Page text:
One of the most entrenched characters, not just in pop culture but in culture in general is Superman. Since the character’s inception in 1938, the comic Superman made his debut in, Action Comics number 1, has become the consensus most valuable comic book in the world. The characterizations of the character have proceeded endlessly with little deviation from the basics of a humanoid, alien do-gooder whose sense of right and wrong falls conveniently in line with the American concept of government and justice.
Despite the character remaining largely unchanged, the actors who have played him onscreen have experienced a variety of problems in their careers and personal life. Much of it – according to them – due to the role itself and the pressure therein. This again came to light as Superman Returns star Brandon Routh made news recently by expressing the personal and career challenges he encountered after playing the title role in the 2006 film.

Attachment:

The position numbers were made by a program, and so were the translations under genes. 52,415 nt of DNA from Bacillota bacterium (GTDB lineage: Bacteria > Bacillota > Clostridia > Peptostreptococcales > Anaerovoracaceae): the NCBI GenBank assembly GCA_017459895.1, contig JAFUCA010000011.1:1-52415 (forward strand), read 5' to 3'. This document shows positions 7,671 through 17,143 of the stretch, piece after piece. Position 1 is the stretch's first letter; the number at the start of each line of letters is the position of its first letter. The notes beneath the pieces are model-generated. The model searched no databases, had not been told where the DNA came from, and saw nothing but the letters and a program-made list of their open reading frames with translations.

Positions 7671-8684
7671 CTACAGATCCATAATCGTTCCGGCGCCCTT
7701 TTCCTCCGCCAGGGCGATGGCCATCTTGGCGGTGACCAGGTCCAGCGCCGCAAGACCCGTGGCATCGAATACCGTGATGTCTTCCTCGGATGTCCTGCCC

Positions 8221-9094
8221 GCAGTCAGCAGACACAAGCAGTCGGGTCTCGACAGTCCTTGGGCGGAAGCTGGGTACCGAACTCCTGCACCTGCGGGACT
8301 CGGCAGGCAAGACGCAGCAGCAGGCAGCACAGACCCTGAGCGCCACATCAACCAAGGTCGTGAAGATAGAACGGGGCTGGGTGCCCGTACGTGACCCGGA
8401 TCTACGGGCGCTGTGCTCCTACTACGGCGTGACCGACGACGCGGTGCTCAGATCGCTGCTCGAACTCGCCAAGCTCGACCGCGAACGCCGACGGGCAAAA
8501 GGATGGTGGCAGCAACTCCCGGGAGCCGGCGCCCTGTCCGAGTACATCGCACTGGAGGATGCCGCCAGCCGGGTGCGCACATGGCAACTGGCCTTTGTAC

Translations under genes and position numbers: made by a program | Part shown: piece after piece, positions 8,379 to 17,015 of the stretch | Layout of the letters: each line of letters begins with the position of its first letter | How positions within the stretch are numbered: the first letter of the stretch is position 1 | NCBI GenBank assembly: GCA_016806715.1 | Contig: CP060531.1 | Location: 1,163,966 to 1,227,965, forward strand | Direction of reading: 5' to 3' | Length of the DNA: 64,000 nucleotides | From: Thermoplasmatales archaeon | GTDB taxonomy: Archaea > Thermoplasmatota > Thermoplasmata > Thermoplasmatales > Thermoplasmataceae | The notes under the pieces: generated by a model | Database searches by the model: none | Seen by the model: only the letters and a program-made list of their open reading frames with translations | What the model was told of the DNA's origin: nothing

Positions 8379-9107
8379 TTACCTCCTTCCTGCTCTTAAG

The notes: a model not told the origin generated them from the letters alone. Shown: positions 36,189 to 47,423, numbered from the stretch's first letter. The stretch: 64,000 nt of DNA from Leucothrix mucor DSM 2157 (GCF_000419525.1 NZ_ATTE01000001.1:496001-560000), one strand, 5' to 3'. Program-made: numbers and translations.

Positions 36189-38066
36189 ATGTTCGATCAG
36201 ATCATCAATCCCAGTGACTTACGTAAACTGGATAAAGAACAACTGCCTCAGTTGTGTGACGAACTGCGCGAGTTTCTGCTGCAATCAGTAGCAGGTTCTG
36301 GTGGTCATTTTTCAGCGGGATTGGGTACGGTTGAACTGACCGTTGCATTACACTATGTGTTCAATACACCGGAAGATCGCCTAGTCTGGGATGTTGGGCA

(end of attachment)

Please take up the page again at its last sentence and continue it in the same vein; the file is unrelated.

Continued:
The reviews were good; the film was well-received by fans; it made money – but the sequel was shelved. Routh, expecting it to be a jumping off point for his career, descended not into the familiar Hollywood tale of substance abuse and overt self-destruction, but a more isolated addiction to World of Warcraft and a darkened personality in which he was not nice to people.
It’s Sesame Street compared to a Charlie Sheen-level downward spiral, but it sheds light onto the difficulty of the role and how fleeting the public’s reaction to any film involving that character can be. Even in the context of the supposed “Superman Curse” that, if believed, doomed 1950s TV Superman George Reeves and the man who epitomized the character being brought to life, Christopher Reeve, Routh’s fall was muted.
Since Superman Returns is back in the public’s attention, with the growing movement to create more “realistic” superhero films with Joker and the upcoming The Batman, there is bewilderment and debate in just how to handle the star at the center of the DC Universe: Superman.